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Jake Tapper's Daughter Wrote A Book Called "Raise Your Hand" To Encourage Girls Everywhere To Speak Up

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Most people know Jake Tapper as a CNN host and political commentator. Rarely do they get to see him as a parent to his two kids — but rest assured he is raising them right. During an episode of The Ellen Show, on Friday, fans found out that Jake Tapper's daughter wrote a book called Raise Your Hand, which is meant to encourage girls everywhere to speak up. How awesome is that?

On Friday, Tapper paid a visit to The Ellen Show where he had fun interrupting the show's host, Ellen Degeneres, with breaking news (in true newscaster fashion) and talked about President Trump's tweets (spoiler alert: he doesn't agree with all of them). But Tapper was also there to talk about his 11-year-old daughter, Alice, who he calls "the better Tapper." At her young age, Alice has already started a movement to motivate other girls her age to speak up and raise their hands.

"I noticed that one day, when I kinda knew the answer to a question that the teacher asked me, all the boys were raising their hand and all the girls were sitting quietly," Alice said.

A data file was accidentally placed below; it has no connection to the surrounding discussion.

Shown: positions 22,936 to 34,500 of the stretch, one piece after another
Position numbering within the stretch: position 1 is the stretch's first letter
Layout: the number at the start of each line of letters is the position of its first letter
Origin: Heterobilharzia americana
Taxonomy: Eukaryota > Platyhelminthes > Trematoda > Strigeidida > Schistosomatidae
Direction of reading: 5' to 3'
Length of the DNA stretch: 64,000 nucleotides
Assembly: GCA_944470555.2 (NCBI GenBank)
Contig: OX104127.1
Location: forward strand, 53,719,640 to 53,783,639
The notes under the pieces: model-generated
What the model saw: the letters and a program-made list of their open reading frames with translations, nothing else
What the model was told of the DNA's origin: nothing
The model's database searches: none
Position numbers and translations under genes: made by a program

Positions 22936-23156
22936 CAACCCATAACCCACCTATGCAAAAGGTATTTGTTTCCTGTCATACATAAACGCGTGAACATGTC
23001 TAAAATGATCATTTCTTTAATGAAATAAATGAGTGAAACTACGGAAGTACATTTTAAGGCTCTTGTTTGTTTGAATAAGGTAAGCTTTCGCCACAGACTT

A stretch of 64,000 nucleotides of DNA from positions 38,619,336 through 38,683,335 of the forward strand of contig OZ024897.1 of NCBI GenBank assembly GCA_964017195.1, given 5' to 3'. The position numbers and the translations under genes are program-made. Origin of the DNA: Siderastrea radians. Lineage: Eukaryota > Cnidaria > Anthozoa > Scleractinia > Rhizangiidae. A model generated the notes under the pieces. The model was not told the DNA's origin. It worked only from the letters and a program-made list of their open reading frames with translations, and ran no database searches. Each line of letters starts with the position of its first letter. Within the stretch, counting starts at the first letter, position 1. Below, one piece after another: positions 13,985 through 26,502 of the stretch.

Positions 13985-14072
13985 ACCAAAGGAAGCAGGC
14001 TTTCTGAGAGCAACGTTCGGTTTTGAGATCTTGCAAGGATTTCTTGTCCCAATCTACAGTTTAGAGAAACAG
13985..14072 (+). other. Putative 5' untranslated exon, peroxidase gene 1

Alice decided to write a book inspired by this moment in her life, aptly titled Raise Your Hand. The book not only aims to inspire other girls to speak up and not accept the status quo, but aims to help them, too. All of the proceeds from the book (which is in stores next week on March 26) will be donated to Girl Scout's Nation's Capital (where Alice is a Girl Scout).

How incredible is that?

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But this isn't the first time that Alice has shown that she is making a change. In 2017, Alice helped create a Girl Scout patch for troops nation wide, according to Fortune. In order to earn the patch, girls must pledge to raise their hand in class and recruit three other girls to do the same. That same year, Alice penned an op-ed for the New York Times about raising her hand, which was the basis for her picture book. In the op-ed, Alice urged others to raise their hand and conquer their shyness.

"People say girls have to be 90 percent confident before we raise our hands, but boys just raise their hands," Alice wrote. "I tell girls that we should take the risk and try anyway just like the boys do. If the answer is wrong, it's not the end of the world. It's not like answering a trivia question to win a million dollars on live TV."

She has a point. And since most girls her age aren't reading the New York Times, her book has the ability to reach so many people like herself. Learning how to be confident and speak up is a lesson that any young person can take to heart.

Although Tapper may report the news, Alice is the one who could be making the news in the future (I mean, she already is). Tapper interviewed his children for Men's Health in February, and Alice told him that while she doesn't necessarily watch the news (or her dad on the news), she does keep up with the headlines that affect her.

"I listen to whatever you and Mom say, and when something big happens, I either get mad or happy or sad," she said.

This passion is the exact thing that will create future leaders. And Alice is pretty much on her way to becoming a future leader, thanks to her contributions for inspiring others to speak up.